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Neurology. 1999 Mar 23;52(5):1049-56.

Interferon-alpha2a reduces MRI disease activity in relapsing-remitting multiple sclerosis. Norwegian Study Group on Interferon-alpha in Multiple Sclerosis.

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  • 1Department of Neurology, Haukeland University Hospital, University of Bergen, Norway.

Abstract

OBJECTIVE:

To evaluate the efficacy and safety of interferon-alpha2a (IFN-alpha2a) in relapsing-remitting MS (RRMS).

BACKGROUND:

Several immune-modulating therapy regimens of IFN-alpha have shown varying results in MS. A recent pilot study suggested benefits from IFN-alpha2a.

METHODS:

Ninety-seven patients were randomized to receive subcutaneous injections of placebo (33 patients) or 4.5 million international units (mIU) (32 patients) or 9.0 mIU (32 patients) of IFN-alpha2a three times weekly for 6 months, with a further 6 months of follow-up. Monthly gadodiamide-enhanced MRI was the primary method of evaluating efficacy.

RESULTS:

IFN-alpha2a treatment resulted in fewer new MRI lesions during the treatment period (p < 0.003). The probability of no new lesions during treatment was >2.5 times higher with 9.0 mIU IFN-alpha2a than with placebo (p < 0.005). The median number of lesions at the end of treatment was lower with IFN-alpha2a treatment than with placebo (p = 0.0004), but the difference disappeared during follow-up. The total number of lesions (mean) increased by 4.78 with placebo, 0.86 with 4.5 mIU IFN-alpha2a, and 0.28 with 9.0 mIU IFN-alpha2a during treatment (p = 0.030). No treatment effect on exacerbation rate, progression of disability, or quality of life was detected. Nine patients discontinued treatment, five because of adverse events.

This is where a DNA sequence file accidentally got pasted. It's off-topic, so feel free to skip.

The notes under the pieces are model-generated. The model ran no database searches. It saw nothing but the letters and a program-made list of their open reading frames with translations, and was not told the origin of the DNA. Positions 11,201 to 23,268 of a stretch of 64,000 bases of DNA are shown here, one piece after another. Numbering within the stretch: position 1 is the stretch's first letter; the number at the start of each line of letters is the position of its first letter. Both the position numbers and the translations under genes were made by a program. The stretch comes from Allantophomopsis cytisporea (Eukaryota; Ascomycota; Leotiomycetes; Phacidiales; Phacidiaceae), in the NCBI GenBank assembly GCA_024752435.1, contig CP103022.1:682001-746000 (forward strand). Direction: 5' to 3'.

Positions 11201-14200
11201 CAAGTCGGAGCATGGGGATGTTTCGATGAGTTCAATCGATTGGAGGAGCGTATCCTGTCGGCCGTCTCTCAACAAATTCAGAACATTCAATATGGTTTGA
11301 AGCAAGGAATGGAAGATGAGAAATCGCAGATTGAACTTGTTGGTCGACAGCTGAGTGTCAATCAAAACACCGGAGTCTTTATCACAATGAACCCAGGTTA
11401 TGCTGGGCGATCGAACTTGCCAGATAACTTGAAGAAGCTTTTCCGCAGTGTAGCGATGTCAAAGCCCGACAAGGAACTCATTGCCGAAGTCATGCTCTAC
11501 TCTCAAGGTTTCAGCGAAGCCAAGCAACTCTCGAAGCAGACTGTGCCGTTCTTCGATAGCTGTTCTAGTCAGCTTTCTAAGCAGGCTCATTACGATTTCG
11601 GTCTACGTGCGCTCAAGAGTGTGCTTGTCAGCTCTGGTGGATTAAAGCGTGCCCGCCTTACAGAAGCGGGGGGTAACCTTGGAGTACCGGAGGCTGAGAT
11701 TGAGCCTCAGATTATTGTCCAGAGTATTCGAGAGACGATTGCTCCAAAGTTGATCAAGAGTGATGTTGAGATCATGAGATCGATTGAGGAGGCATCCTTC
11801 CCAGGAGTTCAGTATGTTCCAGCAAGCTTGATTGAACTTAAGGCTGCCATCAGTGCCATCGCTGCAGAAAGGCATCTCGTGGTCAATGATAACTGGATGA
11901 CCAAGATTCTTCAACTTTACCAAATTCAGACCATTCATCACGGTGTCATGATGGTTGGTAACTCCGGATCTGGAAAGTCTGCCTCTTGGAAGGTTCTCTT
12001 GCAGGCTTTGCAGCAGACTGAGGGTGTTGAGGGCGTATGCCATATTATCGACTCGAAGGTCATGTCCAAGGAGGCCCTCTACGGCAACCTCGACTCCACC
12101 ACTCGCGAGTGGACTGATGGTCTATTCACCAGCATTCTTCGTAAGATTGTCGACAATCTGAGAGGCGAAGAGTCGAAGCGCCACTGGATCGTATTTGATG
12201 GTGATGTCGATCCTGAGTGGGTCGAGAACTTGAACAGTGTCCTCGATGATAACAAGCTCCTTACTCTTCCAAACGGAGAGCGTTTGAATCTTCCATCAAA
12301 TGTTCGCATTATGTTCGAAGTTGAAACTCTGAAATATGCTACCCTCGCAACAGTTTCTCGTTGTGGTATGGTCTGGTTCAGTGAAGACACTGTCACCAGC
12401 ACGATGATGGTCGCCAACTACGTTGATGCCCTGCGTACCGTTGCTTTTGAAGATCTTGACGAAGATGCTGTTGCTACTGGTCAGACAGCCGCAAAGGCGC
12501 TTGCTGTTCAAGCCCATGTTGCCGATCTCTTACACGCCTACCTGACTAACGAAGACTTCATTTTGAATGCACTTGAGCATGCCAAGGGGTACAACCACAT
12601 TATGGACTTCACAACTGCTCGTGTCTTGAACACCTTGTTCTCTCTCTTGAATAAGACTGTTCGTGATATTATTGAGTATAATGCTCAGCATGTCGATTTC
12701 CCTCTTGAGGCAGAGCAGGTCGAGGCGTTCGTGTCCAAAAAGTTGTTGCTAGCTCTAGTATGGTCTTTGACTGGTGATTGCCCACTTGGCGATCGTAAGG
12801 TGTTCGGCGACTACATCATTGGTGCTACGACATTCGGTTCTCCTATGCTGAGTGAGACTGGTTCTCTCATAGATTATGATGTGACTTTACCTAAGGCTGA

CONCLUSIONS:

IFN-alpha2a treatment significantly reduced disease activity as measured by MRI, but the efficacy disappeared within 6 months after discontinuation of treatment. A long-term study of more patients using disability as a primary outcome measure is needed to evaluate the clinical impact.

PMID:
10102427
[PubMed - indexed for MEDLINE]
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